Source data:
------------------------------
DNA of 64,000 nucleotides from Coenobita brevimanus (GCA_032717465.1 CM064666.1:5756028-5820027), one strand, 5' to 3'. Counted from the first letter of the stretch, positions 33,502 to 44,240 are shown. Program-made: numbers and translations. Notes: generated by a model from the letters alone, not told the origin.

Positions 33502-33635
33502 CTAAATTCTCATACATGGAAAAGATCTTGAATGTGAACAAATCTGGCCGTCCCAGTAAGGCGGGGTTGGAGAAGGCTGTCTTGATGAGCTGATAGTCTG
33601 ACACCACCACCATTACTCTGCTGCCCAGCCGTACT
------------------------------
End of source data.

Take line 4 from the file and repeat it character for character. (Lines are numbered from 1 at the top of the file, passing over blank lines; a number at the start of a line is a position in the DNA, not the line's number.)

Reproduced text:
33601 ACACCACCACCATTACTCTGCTGCCCAGCCGTACT